I was unsurprised to see that a large majority of people support the cap on housing benefit, including over half of Labour voters.
I’m not really surprised by that. The argument on ‘fairness’ is compelling; why should those out of work be able to afford more expensive housing than those on work?
The cap, reduction of benefit to the level of the 30th percentile and the move from pegging benefits to CPI rather than RPI (meaning benefit rise at a slower rate than rents) will cause many poorer people to lose their home and force people out of communities where they’ve lived for years and have roots and family support.
So when Ed Miliband and others make this argument they are rightly defending people who will really suffer as a result of these reforms. But I do worry that it makes us look like, beyond the housing and policy world, as if Labour is defending high benefit budgets and only defends those on the lowest incomes who claim benefit (nevermind that around 40% of benefit claimants are in work).
This is not a good strategy for winning back the marginal seats in the south and midlands that we need to return to government.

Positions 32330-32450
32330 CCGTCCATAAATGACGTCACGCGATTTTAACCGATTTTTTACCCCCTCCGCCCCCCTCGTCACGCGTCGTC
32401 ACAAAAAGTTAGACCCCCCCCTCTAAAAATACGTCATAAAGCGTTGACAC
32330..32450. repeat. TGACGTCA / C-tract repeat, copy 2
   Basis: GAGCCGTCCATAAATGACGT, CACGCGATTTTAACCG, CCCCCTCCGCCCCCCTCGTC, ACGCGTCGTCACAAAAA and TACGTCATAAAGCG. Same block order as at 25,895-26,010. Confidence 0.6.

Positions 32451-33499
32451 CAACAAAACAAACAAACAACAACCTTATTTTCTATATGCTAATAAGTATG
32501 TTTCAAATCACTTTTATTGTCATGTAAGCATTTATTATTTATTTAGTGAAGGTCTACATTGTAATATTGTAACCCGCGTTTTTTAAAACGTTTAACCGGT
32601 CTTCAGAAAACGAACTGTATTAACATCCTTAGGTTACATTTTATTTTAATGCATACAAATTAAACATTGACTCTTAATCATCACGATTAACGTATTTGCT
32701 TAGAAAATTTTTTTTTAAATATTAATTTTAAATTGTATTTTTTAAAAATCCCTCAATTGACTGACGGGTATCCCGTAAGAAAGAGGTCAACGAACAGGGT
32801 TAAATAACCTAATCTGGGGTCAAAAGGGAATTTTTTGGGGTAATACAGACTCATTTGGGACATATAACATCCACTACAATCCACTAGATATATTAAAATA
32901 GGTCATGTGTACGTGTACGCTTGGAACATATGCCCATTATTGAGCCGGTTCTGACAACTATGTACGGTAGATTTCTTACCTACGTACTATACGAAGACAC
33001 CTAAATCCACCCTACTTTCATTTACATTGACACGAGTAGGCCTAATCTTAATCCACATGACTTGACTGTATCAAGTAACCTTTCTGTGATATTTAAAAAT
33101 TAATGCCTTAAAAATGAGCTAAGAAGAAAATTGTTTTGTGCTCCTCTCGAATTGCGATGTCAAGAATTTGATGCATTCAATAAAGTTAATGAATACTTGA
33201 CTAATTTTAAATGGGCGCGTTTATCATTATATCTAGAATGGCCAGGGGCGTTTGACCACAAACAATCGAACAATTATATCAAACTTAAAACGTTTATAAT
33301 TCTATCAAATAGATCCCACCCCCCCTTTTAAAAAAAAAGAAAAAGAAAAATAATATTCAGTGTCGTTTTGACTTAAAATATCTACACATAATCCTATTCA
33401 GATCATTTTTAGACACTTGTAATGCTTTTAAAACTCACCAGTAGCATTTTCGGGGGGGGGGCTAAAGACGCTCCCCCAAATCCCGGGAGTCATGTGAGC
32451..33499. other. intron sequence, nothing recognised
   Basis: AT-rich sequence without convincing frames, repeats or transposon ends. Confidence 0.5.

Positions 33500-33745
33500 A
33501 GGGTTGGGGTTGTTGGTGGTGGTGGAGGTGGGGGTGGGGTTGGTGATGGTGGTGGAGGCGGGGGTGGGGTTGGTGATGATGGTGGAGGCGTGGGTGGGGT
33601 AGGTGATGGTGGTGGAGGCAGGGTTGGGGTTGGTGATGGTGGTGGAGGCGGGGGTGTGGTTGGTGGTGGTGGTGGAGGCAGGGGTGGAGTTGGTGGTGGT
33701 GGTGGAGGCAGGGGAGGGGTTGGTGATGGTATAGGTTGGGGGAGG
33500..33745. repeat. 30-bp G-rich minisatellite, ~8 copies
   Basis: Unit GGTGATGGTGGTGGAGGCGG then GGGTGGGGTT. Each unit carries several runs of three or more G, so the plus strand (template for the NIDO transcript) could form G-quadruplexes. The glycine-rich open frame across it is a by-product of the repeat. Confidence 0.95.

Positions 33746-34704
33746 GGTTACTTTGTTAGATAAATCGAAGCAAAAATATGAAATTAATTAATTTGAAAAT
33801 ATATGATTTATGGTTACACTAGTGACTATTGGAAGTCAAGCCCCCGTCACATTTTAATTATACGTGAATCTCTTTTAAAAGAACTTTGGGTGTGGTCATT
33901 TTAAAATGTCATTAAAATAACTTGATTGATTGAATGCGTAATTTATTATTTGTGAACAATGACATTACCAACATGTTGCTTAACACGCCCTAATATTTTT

So how should we oppose these moves?
We need to argue back from a vision of what communities should be like and then use that as the yardstick to measure and oppose these policies. In doing so, we present an alternative vision of a Labour future and argue for something beyond opposing particular measures.
Central to any vision of a sustainable community is that they are mixed. People accept and strongly support the idea that communities and neighbourhoods should be mixed – with no one segregated by wealth and race. Such segregation as exists in the USA and France rightly draws disaaproval. In London, the fact that the rich and poor have always lived ‘cheak by jowl’ is part of the city’s identity. On a policy front, let’s use the Tory rhetoric against them: both Cameron and IDS have spoken about the problems of concentrated poverty. They are right.
These HB reforms are a fundamental attack on the notion that people should live together in mixed income communities. And it is on that ground that we should oppose government measures, in a way that has wider appeal to even those who will not be affected by these changes.
What we would do instead to reduce the HB bill and maintain mixed communities is another question. Building more affordable homes in wealthier areas is part of the answer, but not the whole answer.